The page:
Ethiopia, Olympics medalist Lilesa and oppression


This 21 August 2016 video is called Ethiopian Feyisa Lilesa’s Protest at Rio 2016.

By Chauncey K Robinson:

Medallist highlights plight of his people

Thursday 25th August 2016

Marathon silver medal winner Feyisa Lilesa gestured his protest at Ethiopia’s government treatment of the Oromo.

The Olympic Games of 2016 held in Rio de Janeiro, Brazil may have come to a close as of August 21, but many of the triumphs and controversies will continue to be talked about long after the closing ceremony. One such incident was that of Olympic marathon runner and silver medallist Feyisa Lilesa’s protest on Sunday against the government of his country of Ethiopia.

Lilesa defied the Olympics’ prohibition on political statements to shine a light for the world on what is happening in his home country. In doing so he may have also risked his life.

As he crossed the finish line of the marathon last Sunday, he raised his arms and crossed them above his head in an X — a gesture of protest against his country’s government. He did so again at the awards ceremony after accepting his silver medal.

In a press conference held after the ceremony, Lilesa explained that his protest came from his sense of duty to his family and to his people.

The Ethiopian government are killing the Oromo people and taking their land and resources so the Oromo people are protesting, and I support the protest as I am Oromo,” he explained.

“I was protesting for my people,” the Sydney Morning Herald reported him saying. “It was for all my relatives in prison. I am worried to ask my relatives to talk in prison — if you talk you get killed.”

Lilesa’s bold statement comes in the midst of the growing political unrest in Ethiopia, a nation once regarded as Africa’s most stable nation of the last decade.

Although the country has seen an economic boom in the last 10 years, in recent months anti-government protests have filled the streets. These demonstrations have been met with state violence — video clips have been shared around the world of police officers beating unarmed demonstrators. They show security officers whipping protesters with sticks as they are forced to perform handstands against a wall. The UN is now calling for a thorough investigation of these incidents.

According to a report by Human Rights Watch the government of Ethiopia has used “excessive and lethal force against largely peaceful protests” in Oromia, the country’s largest region, since November 2015. According to HRW “over 400 people are estimated to have been killed, thousands injured, tens of thousands arrested and hundreds, likely more, have been victims of enforced disappearances.”

“The Ethiopian government is killing my people, so I stand with all protests anywhere, as Oromo is my tribe,” Lilesa was quoted in The Washington Post.

The Oromo people — Ethiopia’s largest ethnic group — have a history of speaking out against their marginalisation by the government. They, along with the Amhara people, feel Ethiopia is unfairly dominated by members of the Tigrayan ethnic group, which makes up only 6 per cent of the population yet dominate the military, the intelligence services, commerce and politics.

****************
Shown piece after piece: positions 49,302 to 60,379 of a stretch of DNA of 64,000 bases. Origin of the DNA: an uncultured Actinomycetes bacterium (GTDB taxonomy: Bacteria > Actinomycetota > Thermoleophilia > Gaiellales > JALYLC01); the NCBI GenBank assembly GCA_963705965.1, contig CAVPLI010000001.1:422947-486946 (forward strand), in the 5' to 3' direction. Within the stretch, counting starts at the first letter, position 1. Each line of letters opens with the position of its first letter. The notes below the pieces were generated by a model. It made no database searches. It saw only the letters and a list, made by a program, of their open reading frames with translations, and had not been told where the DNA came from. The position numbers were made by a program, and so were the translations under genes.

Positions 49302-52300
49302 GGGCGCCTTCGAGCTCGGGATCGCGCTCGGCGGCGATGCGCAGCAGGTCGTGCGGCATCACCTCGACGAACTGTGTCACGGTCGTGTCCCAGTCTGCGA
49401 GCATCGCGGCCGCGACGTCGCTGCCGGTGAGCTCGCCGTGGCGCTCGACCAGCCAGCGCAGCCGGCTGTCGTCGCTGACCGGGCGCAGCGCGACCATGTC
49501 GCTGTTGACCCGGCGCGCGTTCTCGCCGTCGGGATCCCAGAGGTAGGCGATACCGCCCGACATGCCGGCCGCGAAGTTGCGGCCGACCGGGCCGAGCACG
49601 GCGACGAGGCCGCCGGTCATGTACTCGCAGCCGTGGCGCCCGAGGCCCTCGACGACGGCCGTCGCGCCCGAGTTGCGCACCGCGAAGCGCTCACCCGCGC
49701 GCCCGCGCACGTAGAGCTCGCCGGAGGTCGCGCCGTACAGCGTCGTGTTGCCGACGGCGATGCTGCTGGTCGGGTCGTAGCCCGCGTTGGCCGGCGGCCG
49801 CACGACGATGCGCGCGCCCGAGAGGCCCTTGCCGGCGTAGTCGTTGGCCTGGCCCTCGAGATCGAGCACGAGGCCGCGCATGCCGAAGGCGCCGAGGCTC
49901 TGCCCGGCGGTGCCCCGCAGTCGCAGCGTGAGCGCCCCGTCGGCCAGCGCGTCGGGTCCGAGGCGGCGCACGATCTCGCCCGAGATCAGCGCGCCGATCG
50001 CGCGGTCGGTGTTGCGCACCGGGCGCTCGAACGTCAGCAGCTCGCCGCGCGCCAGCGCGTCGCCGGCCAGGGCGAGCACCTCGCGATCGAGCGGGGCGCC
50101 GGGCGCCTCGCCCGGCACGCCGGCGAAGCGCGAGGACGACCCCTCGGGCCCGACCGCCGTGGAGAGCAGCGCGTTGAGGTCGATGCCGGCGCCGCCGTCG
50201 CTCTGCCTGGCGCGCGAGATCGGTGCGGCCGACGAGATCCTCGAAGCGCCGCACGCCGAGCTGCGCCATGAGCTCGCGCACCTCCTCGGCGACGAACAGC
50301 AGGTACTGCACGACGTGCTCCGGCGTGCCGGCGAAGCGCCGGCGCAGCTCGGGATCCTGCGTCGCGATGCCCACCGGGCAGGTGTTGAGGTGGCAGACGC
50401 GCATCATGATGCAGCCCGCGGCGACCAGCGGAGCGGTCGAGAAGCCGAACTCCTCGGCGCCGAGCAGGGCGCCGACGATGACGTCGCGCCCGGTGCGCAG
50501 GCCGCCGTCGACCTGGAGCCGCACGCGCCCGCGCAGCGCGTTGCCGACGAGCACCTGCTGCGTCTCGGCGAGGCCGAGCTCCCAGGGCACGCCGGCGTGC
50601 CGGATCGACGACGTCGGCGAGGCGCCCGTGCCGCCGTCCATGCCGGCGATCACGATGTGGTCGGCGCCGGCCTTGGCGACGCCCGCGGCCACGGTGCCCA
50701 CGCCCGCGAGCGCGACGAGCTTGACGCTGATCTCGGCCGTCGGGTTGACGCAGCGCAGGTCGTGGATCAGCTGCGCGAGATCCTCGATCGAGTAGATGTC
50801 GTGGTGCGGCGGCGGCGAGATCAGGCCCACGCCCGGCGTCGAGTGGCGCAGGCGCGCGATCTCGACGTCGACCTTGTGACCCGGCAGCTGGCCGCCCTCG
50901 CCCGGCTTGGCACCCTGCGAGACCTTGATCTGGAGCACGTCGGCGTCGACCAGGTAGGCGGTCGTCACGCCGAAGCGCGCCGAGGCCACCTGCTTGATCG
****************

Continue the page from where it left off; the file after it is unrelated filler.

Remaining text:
In what was considered a controversial national election the governing party — Ethiopian People’s Revolutionary Democratic Front — won all 547 parliamentary seats last May thus taking full control of parliament.

The Oromo people have also been fighting against an urban plan — referred to as the master plan — that would link infrastructure development in Addis Ababa, the capital of Ethiopia, with that of surrounding towns in Oromia, including Burayu. Activists say the plan threatens the sovereignty of Oromo communities.

Despite reports that Lilesa’s protest was not broadcast in Ethiopia it still quickly attracted supporters on social media as Twitter users chimed in on how the political gesture brought attention to the struggle of the Oromo people. Freelance journalist Mohammed Ademo twitted, “#FeyisaLelisa’s career with the Ethiopian Athletics Federation ended tonight. But his courageous act of protest is one for the history books.”

The silver medallist also said: “It is a very bad government [Ethiopian]. Now America, England, France support this government. When they give this support it buys machine guns, then they kill the people.”

The government has played down the unrest of recent months, claiming that “the attempted demonstrations were orchestrated by foreign enemies from near and far in partnership with local forces.” Lilesa’s bold public gesture is in direct defiance of that claim as the world now has a face for the resistance in Ethiopia.

“If I go back to Ethiopia maybe they will kill me. If not kill me, they will put me in prison. I have not decided yet, but maybe I will move to another country,” the Olympic runner said at a press conference.

Whatever happens, the world is now watching as Lilesa risked his life and his career for a cause that he considers much bigger than himself or an Olympic medal.

Will Ethiopian dictatorship kill silver medal athlete?


Feyisa Lilesa, AFP photo

Translated from Dutch NOS TV:

Gesture may get Ethiopian marathon runner into big trouble

21 August 2016

With his arms crossed over his head Ethiopian marathon runner Feyisa Lilesa arrived at the Olympics finish line. Second runner, so he won silver. But the political gesture he made could have major implications for him.

Being Oromo, 26-year-old Lilesa belongs to the largest ethnic group in Ethiopia. Oromo are 40 percent of the population, but feel left behind politically. That has lead to tensions in the African country.

Earlier this month possibly hundreds of people died when police ended a protest by Oromos who refused to give up farmland for the expansion of the capital Addis Ababa. In previous clashes also hundreds of people died.

Not popular

The crossed arms, with hands in fists, is the symbol of the Oromo struggle. Crossing the finish line this way, Lilesa made a strong statement, which was broadcast live on Ethiopian television. That will not have made him popular to the Ethiopian rulers.

Lilesa realized that afterwards too. To journalists he said he may be killed if he would return to his country, or may end up in jail. “Maybe I should go to another country,” he concluded. He is considering to stay in Brazil or, failing that, to go to the US.

The United States government, like the British government, considering the Ethiopian government an ally in the war in Somalia, I am not sure how welcome Lilesa would be in the USA.

However, Lilesa in Ethiopia has a wife and two children. How he sees their future was not clear in his conversation with the press. Maybe they will be arrested, he said.

Charter

His political statement can also have other consequences for Lilesa. According to the Olympic Charter expressing political messages is forbidden. But whether Lilesa can keep his silver medal will not be his main concern.